GameStop (GME 0.92%) stands as one of the year's best-performing stocks. The video game retailer's stock surged thanks to a massive short squeeze that occurred near the end of January, reaching an all-time high of $483 per share. It went on to see more volatile swings and currently trades around $158, but it's still up 740% year to date and has a market capitalization of roughly $11 billion based on current prices.
The retailer had struggled for years as customers shifted to purchasing games digitally, but its stock has since become one of the most exciting stories on the market. Some GameStop bulls are betting on another short-squeeze surge, and others think that the big e-commerce pivot led by activist investor and Chewy co-founder Ryan Cohen will be successful. Cohen has already helped energize the effort, and the company recently announced it was moving to elect him as the chairman of its board of directors.
What comes next for GameStop? Read on for a look at two ways the stock's saga could get even weirder.
Could GameStop soar in a market crash?
GameStop's performance has been extraordinary in many respects, and beta is one financial metric in particular that highlights just how atypical the stock's run has been over the last year. Beta measures how volatile a stock is compared to the broader market or an index such as the S&P 500. A beta value of 1 suggests that the stock in question trades in line with the market, while a beta value of 2 would suggest that the stock would typically post gains or losses that were twice as large as the index's.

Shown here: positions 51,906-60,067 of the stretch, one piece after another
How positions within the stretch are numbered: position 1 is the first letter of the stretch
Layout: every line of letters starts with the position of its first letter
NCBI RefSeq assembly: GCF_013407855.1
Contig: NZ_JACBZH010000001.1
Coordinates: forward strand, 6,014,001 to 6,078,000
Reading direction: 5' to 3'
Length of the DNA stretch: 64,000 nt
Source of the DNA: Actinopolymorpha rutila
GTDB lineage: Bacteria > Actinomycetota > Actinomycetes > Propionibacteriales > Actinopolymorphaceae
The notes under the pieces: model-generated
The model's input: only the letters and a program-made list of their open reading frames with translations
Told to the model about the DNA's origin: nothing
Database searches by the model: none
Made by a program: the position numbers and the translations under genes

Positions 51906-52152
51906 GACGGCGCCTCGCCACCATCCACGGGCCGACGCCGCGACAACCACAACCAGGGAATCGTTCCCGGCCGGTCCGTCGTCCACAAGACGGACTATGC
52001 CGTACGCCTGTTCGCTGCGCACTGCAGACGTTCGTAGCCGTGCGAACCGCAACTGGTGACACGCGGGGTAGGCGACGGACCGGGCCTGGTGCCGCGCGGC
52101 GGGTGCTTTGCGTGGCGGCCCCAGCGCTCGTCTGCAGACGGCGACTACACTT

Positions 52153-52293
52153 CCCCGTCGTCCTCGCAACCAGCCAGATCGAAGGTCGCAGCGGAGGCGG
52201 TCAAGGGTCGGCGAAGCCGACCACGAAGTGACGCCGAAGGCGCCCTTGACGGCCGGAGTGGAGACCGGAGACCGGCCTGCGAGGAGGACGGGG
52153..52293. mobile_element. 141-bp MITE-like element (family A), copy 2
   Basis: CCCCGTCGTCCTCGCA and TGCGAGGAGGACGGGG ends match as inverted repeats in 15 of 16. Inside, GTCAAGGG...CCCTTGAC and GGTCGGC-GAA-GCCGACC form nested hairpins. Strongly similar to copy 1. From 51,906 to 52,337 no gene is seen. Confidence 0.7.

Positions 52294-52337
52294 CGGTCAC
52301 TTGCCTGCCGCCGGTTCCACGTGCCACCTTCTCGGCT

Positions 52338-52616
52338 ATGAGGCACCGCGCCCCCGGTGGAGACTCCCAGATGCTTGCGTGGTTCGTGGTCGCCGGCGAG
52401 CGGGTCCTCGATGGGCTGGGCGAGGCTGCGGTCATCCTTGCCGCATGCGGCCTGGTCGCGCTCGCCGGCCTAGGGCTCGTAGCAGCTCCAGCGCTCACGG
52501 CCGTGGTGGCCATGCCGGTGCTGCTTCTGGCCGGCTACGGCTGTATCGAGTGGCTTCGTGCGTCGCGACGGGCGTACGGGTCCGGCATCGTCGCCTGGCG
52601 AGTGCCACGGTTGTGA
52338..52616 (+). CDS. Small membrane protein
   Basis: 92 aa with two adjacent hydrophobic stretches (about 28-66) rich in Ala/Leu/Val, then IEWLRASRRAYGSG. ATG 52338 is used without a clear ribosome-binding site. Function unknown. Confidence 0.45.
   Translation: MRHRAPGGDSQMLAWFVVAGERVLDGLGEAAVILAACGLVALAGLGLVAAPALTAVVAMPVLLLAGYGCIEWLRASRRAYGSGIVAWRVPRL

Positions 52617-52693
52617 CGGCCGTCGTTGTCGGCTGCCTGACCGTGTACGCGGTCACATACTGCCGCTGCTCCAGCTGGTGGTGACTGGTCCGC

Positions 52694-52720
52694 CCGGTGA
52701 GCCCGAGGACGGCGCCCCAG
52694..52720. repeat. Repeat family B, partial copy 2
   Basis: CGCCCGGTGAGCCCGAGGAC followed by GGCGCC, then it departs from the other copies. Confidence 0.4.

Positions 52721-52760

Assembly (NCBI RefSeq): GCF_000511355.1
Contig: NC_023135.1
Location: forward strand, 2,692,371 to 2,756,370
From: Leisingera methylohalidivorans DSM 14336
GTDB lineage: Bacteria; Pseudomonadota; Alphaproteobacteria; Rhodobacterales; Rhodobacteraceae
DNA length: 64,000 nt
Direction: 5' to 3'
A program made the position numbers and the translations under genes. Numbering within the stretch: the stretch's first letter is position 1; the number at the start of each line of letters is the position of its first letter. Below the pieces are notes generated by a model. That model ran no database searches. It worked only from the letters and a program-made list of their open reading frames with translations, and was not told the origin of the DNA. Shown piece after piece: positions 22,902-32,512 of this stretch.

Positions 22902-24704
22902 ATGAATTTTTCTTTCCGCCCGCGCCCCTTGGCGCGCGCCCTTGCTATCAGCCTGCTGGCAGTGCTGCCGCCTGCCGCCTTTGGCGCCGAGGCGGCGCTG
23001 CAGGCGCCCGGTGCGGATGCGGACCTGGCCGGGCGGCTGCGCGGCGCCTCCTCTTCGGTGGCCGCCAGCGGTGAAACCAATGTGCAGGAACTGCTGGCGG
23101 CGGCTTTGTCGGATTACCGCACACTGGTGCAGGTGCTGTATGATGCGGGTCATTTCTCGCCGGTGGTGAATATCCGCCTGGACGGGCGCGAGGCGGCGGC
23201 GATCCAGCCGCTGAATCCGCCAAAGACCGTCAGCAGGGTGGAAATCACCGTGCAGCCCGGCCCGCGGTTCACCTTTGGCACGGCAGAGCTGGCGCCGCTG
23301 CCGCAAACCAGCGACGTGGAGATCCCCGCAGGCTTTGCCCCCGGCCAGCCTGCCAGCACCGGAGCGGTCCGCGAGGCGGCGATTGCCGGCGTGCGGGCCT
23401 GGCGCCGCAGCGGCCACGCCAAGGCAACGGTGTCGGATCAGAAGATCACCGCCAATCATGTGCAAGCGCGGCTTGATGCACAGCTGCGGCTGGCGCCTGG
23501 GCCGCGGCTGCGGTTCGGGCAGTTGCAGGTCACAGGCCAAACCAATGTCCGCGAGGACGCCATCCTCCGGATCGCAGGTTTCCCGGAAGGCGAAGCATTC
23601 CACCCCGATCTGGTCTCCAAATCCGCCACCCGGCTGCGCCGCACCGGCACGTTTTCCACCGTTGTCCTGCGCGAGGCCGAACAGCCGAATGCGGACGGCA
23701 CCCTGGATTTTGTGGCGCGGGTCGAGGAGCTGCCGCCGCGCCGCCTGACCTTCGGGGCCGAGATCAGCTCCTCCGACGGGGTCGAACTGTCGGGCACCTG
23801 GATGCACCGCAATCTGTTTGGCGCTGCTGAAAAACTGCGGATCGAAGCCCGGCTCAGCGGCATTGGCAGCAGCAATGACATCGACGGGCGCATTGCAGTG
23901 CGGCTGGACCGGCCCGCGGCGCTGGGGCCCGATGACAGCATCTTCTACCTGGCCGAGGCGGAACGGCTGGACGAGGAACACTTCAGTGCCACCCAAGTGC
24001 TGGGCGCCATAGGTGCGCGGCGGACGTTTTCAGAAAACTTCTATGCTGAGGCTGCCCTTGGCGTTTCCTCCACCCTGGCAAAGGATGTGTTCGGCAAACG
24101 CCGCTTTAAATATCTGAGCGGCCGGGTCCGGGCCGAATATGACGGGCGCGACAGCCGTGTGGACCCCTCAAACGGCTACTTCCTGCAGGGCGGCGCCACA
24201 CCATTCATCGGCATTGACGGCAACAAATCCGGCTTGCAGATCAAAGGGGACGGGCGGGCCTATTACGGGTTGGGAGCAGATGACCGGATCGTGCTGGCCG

It's also possible, but rare, to have negative beta values -- which indicates that the stock's movements are the inverse of what the broader market is doing. GameStop currently has a one-year beta value of minus-26, which is lower than any other company with a market capitalization of at least $2 billion. At the moment, it is still the ultimate "bizarro world" stock. Using beta as a core criteria might suggest that GameStop would be a great stock to own in a market meltdown.
Does that mean the stock is a good hedge against a market crash? Probably not. Trying to chart GameStop's future stock performance based on its incredibly wild trajectory over the last year isn't sensible, and beta is only one metric. It doesn't provide a comprehensive or predictive picture of a stock.
Still, the retailer's negative beta value is eye-catching, and GameStop emerging as a top performer whenever the next crash hits would take the stock's crazy run to a whole new level. It certainly wouldn't be the first time that the shares have defied conventional investing logic, and GameStop's "meme stock" status opens the door for unexpected twists and turns.
What could be crazier?
Many investors and analysts have long held that GameStop is on a slow death march and that it's only a matter of time before the company joins Blockbuster and FYE among the ranks of outmoded, brick-and-mortar retail chains. But what could wind up being the weirdest development in the GameStop saga is if the stock's explosive gains after short squeezes and meme momentum open the door for a successful e-commerce turnaround.
GameStop's valuation has benefited tremendously from its meme stock status, and it could play a significant role in funding the company's big e-commerce push. It recently announced it would raise funds through the sale of up to 3.5 million shares. The company ended the year with $635 million in cash on the books, and a successful share offering at current prices would raise roughly $550 million to put toward its growth initiatives.
Many challenges remain for the company and its online retail reinvention, but if the GameStop team manages to pull it off, it would probably go down as one of the greatest corporate comebacks in history.